The voice of the thrush is the most ‘cultivated,’ so to speak, of all our birds: the trills, the runs, the variations, are so numerous and contrasted. Not even the nightingale can equal it: the nightingale has not nearly such command: the thrush seems to know no limit. I own I love the blackbird best, but in excellence of varied music the thrush surpasses all. Few birds, except those that are formed for swimming, come to a still pond. They like a clear running stream; they visit the sweet running water for drinking and bathing. Dreaming away the time, listening to the rush of the water bubbling about the stones, I did not notice that the sky had become overcast, till suddenly a clap of thunder near at hand awakened me. Some heavy drops of rain fell; I looked up and saw the dead branch of the fir on the hill stretched out like a withered arm across a black cloud.”

 

Advertisements

A MORE BEAUTIFUL LIFE 

                               SIMON COLEMAN                                

 277b35550673dd42b9f17ba123a988a4

“Begin wholly afresh. Go straight to the sun, the immense forces of the universe, to the Entity unknown; go higher than a god; deeper than prayer; and open a new day.”

(‘The Story of My Heart’)

 

Jefferies reached a point in his life when he felt himself standing face to face with the great unknown, having erased much of traditional learning and culture from his mind.  With this feeling came a need to search for ‘higher’ ideas that might improve human life.  This search  became central to his life and it was heart-driven.  It was individual; sometimes passionate, sometimes calm and philosophical.

 

Reading ‘The Story of My Heart’, we find that the concentrated energy of the individual search gradually flows outwards to engage with the more universal questions of human existence.  It was not a purely personal journey.

 

“How pleasant it would be each day to think, To-day I have done something that will tend to render future generations more happy. The very thought would make this hour sweeter. It is absolutely necessary that something of this kind should be discovered. First, we must lay down the axiom that as yet nothing has been found; we have nothing to start with; all has to be begun afresh. All courses or methods of human life have hitherto been failures. Some course of life is needed based on things that are, irrespective of tradition. The physical ideal must be kept steadily in view.”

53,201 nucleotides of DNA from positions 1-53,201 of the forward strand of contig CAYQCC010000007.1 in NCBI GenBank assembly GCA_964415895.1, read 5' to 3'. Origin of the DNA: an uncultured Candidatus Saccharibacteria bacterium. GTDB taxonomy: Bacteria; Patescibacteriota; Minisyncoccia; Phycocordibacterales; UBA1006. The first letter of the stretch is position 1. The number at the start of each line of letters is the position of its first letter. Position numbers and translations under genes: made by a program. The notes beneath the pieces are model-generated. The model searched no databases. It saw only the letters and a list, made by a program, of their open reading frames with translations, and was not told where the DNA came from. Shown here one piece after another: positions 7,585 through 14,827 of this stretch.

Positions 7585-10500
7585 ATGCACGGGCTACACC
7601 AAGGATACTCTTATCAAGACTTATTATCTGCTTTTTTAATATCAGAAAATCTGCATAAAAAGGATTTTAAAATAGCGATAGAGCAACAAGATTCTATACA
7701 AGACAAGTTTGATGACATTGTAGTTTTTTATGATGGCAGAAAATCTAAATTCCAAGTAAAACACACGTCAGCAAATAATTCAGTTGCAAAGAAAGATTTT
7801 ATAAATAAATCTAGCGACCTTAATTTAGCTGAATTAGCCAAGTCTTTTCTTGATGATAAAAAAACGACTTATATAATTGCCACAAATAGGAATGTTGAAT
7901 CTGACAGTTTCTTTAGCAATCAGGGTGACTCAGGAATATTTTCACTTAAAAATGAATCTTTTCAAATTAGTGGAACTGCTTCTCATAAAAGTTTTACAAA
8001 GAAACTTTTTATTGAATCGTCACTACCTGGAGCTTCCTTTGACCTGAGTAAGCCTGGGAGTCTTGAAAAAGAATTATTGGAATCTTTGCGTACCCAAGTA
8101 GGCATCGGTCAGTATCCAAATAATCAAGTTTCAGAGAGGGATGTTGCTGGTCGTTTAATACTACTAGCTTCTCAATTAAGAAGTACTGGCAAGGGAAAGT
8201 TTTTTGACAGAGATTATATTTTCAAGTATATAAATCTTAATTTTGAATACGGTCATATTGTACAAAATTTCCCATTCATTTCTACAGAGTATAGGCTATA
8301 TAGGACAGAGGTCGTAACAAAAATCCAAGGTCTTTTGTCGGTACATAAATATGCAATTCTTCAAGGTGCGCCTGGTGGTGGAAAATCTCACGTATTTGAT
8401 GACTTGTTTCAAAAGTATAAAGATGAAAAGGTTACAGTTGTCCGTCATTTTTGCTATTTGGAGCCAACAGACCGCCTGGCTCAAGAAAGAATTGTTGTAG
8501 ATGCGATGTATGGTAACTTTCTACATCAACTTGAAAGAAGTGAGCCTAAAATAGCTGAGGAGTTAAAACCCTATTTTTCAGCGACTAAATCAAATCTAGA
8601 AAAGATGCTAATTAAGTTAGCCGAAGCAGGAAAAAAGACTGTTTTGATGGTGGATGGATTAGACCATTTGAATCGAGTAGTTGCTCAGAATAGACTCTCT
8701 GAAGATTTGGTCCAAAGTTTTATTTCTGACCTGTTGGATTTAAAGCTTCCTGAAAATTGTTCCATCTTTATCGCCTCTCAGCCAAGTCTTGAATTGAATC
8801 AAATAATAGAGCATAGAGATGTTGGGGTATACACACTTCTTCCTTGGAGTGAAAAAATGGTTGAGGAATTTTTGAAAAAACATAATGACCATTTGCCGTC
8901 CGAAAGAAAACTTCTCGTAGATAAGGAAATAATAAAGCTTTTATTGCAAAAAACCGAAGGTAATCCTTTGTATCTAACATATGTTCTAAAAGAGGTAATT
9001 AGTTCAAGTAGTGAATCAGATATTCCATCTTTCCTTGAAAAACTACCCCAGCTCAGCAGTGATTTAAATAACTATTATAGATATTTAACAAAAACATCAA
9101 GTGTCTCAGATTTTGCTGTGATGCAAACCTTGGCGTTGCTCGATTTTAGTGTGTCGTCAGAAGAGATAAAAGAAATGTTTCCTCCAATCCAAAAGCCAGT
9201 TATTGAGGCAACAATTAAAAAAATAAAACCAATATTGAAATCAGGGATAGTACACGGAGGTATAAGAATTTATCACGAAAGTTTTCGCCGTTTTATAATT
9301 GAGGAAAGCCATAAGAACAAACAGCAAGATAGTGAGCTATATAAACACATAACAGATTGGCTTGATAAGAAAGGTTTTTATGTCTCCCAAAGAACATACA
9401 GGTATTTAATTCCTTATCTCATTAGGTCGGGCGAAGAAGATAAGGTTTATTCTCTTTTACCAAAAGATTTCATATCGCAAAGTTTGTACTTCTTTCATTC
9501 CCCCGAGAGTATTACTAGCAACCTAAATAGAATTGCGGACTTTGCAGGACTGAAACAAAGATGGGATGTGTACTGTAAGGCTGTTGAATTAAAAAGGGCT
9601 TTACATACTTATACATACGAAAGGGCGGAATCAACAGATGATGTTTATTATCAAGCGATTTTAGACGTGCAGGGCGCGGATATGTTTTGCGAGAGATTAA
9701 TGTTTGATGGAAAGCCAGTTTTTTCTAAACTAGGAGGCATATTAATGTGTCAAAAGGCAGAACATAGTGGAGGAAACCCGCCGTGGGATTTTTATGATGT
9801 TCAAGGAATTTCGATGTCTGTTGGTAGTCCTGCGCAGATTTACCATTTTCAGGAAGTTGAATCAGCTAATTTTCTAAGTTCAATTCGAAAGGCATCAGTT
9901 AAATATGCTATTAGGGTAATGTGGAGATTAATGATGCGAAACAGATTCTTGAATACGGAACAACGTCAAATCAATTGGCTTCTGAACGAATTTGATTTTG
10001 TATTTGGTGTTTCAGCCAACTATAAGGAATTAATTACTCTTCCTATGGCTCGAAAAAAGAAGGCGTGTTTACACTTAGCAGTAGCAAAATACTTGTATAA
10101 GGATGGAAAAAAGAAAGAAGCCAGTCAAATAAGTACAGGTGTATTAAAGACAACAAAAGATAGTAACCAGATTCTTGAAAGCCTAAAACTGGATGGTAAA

We could obviously take issue with the idea that ‘nothing has been found’ to improve human life, but Jefferies is speaking from the heart; I would prefer to say that he is thinking from the heart.  His body and its senses, his thought and emotions are all within the heart, and through their combined actions he is able to conceive a better human life: a more beautiful, free and hope-embracing life that moves away from past beliefs.  To this vision the magical, calm and dynamic presence of Nature is central.

 

At some level of being, human life is in harmony with the laws of Nature.  I don’t mean the scientific laws of nature which are the product of purely intellectual drives.  Let’s turn to the great American poet, Walt Whitman, who, in his ‘Leaves of Grass’, admired the cohesion and order of Nature, the earth and the universe.

 

 

“The soul is always beautiful,

The universe is duly in order, every thing is in its place,

What has arrived is in its place and what waits shall be in its place”

(‘The Sleepers’)

 

He sees no imperfection anywhere in Nature.

 

“Pleasantly and well-suited I walk,

Whither I walk I cannot define, but I know it is good,

The whole universe indicates that it is good,

The past and the present indicate that it is good.

 

How beautiful and perfect are the animals!

How perfect the earth, and the minutest thing upon it!

What is called good is perfect, and what is called bad is just as perfect,

The vegetables and minerals are all perfect, and the imponderable

      fluids perfect;

Slowly and surely they have pass’d on to this, and slowly and surely

      they yet pass on.”

(‘Song of Myself’)

 

The natural order of the universe is in accord with the quality of the human heart which understands beauty and recognises the subtle truths woven into our lives.  Whitman was less concerned than Jefferies with actively searching for something of true value to mankind – he saw beauty and meaning everywhere.  Their language is different but both were exceptionally well attuned to their physical senses and responded instinctively to Nature.  From these responses they created great spiritual language, at times bringing mankind and Nature together in a perfect fusion.